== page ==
BENEFITING: THE CLEAN OCEANS PROJECT
EVENT DATE: May 15, 2013
HOURS PLEDGED: 150
It's our trash, it's time to clean up our act!
The patch is characterized by exceptionally high concentrations of pelagic plastics, chemical sludge and other debris that have been trapped by the currents of the North Pacific Gyre.
Despite its size and density, the patch is not visible from satellite photography, since it consists primarily of suspended particulates in the upper water column.
Since plastics break down to even smaller polymers, concentrations of submerged particles are not visible from space, nor do they appear as a continuous debris field.
Instead, the patch is defined as an area in which the mass of plastic debris in the upper water column is significantly higher than average.
The Great Pacific garbage patch was predicted in a 1988 paper published by the National Oceanic and Atmospheric Administration (NOAA) of the United States.
The prediction was based on results obtained by several Alaska-based researchers between 1985 and 1988 that measured neustonic plastic in the North Pacific Ocean.
This research found high concentrations of marine debris accumulating in regions governed by ocean currents. Extrapolating from findings in the Sea of Japan, the researchers hypothesized that similar conditions would occur in other parts of the Pacific where prevailing currents were favorable to the creation of relatively stable waters. They specifically indicated the North Pacific Gyre.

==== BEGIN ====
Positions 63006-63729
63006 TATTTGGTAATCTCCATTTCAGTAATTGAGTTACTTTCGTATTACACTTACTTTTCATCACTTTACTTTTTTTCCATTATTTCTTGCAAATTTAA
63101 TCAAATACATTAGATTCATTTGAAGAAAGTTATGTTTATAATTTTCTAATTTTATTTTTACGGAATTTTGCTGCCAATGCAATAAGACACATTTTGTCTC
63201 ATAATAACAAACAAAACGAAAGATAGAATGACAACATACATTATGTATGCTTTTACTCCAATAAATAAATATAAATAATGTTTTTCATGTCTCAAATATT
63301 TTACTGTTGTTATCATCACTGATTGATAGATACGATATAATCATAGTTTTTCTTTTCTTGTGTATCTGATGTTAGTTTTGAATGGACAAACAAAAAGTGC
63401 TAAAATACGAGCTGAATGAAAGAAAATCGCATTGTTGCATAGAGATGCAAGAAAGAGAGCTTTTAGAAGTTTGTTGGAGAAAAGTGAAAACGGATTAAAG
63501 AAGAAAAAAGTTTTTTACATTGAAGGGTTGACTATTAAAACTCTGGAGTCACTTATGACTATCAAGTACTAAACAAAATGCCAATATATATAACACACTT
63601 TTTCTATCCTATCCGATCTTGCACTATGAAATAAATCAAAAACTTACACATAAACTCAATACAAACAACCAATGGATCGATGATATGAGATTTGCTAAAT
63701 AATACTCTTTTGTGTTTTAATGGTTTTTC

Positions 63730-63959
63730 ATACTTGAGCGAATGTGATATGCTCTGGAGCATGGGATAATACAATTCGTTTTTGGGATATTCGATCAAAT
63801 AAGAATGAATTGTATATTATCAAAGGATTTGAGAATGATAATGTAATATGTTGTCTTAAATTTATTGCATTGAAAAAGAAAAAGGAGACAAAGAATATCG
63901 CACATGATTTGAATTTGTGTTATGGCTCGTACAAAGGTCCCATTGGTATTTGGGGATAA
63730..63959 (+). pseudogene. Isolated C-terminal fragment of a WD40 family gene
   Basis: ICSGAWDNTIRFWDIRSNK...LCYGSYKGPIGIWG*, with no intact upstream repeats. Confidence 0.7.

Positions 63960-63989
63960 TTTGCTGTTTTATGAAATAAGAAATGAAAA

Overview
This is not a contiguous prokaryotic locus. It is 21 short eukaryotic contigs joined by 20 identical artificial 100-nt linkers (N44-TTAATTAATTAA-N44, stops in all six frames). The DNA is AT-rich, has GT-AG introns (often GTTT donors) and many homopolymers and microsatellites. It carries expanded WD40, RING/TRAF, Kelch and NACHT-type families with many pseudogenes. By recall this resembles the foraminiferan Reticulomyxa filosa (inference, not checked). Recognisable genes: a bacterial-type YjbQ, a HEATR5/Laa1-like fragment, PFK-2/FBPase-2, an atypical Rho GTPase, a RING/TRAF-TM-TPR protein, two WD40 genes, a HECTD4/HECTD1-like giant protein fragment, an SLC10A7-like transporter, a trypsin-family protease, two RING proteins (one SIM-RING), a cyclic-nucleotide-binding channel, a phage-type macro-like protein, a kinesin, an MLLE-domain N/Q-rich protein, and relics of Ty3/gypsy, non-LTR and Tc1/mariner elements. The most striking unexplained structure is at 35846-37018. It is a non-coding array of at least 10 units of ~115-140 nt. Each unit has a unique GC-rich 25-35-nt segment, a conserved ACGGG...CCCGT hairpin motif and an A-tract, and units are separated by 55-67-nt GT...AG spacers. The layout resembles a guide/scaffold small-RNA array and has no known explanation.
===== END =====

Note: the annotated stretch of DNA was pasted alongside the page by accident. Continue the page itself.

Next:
Charles J. Moore, returning home through the North Pacific Gyre after competing in the Transpac sailing race in 1997, came upon an enormous stretch of floating debris. Moore alerted the oceanographer Curtis Ebbesmeyer, who subsequently dubbed the region the "Eastern Garbage Patch" (EGP).
The area is frequently featured in media reports as an exceptional example of marine pollution.
The patch is not easily visible because it consists of very small pieces, almost invisible to the naked eye, most of its contents are suspended beneath the surface of the ocean, and the relatively low density of the plastic debris at, in one scientific study, 5.1 kilograms of plastic per square kilometer of ocean area.
A similar patch of floating plastic debris is found in the Atlantic Ocean. The longer we wait to do something, the end of our earth will is to be.